And he gave him the name Jesus.
This is the Word of the Lord. Thanks be to God. (You may be seated)
Joseph, I imagine, was a man of few words. We have no recorded speech from him in all of Matthew’s gospel. Instead, Joseph acts. It is his actions that speak most loudly of his character. What kind of man was Joseph? What would Jesus have learned about the love of his heavenly Father from watching his adoptive father, Joseph?
First, we see that Joseph was a righteous man. He had a strong sense of the difference between right and wrong. Listen to verses 18 and 19: This is how the birth of Jesus the Messiah came about: his mother Mary was pledged to be married to Joseph, but before they came together, she was found to be pregnant through the Holy Spirit. Because Joseph her husband was faithful to the Law and yet did not want to expose her to public disgrace, he had in mind to divorce her quietly.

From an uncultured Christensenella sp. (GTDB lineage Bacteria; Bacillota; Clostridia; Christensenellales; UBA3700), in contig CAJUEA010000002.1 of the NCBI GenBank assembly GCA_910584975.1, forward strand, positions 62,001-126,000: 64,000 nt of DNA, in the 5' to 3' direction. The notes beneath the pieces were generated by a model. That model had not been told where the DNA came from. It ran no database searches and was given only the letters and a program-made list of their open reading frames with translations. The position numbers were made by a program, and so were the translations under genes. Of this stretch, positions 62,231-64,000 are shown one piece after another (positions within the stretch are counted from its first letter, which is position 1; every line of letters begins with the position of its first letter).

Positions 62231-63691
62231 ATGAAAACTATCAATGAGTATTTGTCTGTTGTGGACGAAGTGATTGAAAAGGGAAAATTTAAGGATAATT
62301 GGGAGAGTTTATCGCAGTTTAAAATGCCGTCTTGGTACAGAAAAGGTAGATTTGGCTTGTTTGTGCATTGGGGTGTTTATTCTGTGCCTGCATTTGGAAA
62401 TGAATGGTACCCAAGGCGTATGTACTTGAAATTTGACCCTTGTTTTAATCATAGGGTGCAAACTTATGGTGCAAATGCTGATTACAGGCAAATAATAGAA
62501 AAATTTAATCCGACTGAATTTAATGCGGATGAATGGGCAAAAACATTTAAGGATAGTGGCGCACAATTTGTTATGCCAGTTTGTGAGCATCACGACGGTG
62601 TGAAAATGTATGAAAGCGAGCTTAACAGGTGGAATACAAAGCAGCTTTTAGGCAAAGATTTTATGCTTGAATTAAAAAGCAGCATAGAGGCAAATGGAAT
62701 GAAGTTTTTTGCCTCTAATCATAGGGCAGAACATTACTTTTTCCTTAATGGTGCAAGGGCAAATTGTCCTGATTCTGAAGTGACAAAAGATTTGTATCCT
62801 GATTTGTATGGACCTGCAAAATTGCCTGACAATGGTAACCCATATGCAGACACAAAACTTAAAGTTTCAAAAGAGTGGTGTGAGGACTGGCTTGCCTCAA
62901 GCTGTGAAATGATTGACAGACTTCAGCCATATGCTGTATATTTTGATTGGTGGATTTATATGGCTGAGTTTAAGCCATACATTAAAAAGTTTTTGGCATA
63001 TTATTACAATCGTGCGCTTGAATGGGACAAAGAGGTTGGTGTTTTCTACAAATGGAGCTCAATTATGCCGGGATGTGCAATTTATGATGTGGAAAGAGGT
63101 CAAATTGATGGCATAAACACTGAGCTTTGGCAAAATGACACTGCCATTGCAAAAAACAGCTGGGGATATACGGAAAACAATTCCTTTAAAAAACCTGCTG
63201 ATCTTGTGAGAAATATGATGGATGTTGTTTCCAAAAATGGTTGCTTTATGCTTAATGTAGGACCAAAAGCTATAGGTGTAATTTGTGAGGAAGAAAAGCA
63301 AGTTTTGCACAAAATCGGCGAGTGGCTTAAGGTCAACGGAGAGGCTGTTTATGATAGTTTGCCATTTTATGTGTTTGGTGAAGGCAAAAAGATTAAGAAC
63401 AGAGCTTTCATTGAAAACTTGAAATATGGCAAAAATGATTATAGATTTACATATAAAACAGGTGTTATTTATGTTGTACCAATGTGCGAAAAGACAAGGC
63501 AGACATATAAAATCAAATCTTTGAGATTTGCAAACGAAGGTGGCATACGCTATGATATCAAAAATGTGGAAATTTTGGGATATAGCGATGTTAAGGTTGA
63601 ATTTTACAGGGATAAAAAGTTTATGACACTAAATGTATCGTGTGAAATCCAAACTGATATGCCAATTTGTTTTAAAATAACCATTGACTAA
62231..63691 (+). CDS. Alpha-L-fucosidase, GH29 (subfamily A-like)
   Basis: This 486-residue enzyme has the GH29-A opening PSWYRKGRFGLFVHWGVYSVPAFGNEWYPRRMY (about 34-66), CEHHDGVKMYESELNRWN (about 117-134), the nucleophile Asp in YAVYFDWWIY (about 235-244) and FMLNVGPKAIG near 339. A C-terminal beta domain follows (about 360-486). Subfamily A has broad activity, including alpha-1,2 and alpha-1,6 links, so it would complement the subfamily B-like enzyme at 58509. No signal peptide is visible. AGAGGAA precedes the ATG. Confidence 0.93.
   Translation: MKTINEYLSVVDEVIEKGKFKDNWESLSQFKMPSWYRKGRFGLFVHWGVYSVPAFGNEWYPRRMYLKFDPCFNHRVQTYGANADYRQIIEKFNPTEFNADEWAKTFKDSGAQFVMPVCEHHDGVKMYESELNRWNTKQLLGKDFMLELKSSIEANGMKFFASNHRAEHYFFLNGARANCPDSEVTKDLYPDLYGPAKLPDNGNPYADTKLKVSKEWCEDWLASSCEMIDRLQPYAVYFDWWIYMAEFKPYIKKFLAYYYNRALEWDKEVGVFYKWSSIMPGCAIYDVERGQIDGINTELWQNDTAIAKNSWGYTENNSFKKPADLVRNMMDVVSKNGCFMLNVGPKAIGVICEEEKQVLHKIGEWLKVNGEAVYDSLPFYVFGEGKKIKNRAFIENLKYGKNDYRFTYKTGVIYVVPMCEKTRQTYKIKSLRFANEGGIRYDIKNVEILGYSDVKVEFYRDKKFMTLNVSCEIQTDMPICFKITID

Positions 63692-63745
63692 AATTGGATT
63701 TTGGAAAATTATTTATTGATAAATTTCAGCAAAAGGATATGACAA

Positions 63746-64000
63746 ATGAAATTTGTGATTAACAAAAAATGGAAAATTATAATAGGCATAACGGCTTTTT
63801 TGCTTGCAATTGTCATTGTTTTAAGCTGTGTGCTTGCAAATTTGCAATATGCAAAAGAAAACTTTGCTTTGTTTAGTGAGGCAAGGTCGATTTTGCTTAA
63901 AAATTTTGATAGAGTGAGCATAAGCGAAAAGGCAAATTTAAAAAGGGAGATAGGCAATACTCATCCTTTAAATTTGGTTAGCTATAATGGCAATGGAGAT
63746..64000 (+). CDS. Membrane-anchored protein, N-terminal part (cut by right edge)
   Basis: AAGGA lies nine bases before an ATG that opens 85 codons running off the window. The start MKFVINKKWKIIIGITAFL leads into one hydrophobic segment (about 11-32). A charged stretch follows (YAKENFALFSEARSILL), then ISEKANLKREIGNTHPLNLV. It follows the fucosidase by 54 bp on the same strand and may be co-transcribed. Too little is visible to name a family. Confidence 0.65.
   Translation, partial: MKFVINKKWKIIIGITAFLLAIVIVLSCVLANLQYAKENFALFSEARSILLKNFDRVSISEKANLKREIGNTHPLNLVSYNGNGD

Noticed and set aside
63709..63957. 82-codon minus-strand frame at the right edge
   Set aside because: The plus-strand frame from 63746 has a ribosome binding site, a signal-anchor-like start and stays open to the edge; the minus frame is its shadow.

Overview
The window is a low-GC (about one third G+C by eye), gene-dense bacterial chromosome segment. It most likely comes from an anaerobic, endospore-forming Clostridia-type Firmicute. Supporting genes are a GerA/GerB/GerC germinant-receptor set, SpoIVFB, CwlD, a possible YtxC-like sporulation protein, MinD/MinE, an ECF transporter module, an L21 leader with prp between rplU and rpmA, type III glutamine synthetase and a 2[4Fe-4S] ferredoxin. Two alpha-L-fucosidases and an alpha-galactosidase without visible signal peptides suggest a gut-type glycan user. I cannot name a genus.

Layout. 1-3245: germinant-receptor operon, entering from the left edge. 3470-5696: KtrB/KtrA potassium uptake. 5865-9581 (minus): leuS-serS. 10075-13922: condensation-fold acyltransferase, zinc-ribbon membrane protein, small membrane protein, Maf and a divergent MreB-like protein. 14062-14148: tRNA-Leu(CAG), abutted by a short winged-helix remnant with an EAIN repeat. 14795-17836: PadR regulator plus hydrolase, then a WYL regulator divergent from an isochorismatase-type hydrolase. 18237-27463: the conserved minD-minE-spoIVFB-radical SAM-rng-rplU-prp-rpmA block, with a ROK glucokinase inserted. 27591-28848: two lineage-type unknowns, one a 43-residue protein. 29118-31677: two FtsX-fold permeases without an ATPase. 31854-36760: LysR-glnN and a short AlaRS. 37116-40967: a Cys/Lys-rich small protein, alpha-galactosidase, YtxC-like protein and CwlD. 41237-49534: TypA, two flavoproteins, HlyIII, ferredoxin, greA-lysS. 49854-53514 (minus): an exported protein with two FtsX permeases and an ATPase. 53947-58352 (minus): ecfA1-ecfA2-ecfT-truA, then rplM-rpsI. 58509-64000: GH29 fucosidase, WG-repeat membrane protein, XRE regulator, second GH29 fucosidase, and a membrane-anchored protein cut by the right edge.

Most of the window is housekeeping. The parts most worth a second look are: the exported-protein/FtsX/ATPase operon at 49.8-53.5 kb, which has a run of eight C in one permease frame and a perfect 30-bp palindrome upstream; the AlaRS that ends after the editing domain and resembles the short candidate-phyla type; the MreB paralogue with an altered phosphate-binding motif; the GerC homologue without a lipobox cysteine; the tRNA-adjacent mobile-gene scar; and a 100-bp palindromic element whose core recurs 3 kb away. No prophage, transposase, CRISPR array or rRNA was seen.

Some translations say that Joseph was a ‘righteous man’, others that he was ‘faithful to the law.’ Either way, we get the sense that Joseph knew God’s Word and knew the difference between right and wrong. In Israel, engagements were far more serious than they often are today. Although an engaged couple did not live together or have intercourse, their union was as binding as marriage. Adultery committed during this engagement period was considered even worse than adultery committed during marriage.
When Joseph learns that Mary is pregnant, he is very aware that he is not the father. The only logical conclusion he can make is that Mary has been unfaithful. We do not know whether Mary told him what the angel had told her or not. We only know that Joseph, being a righteous man, planned to divorce Mary. He had no choice if she had committed adultery. Jewish, Greek, and Roman law all mandated divorce if adultery was proven.
We know that Mary was faithful and innocent. We know the Holy Spirit overshadowed her and what was conceived in her was of the Holy Spirit. Joseph does not. Yet even before he knows this, Joseph’s righteousness is joined with compassion.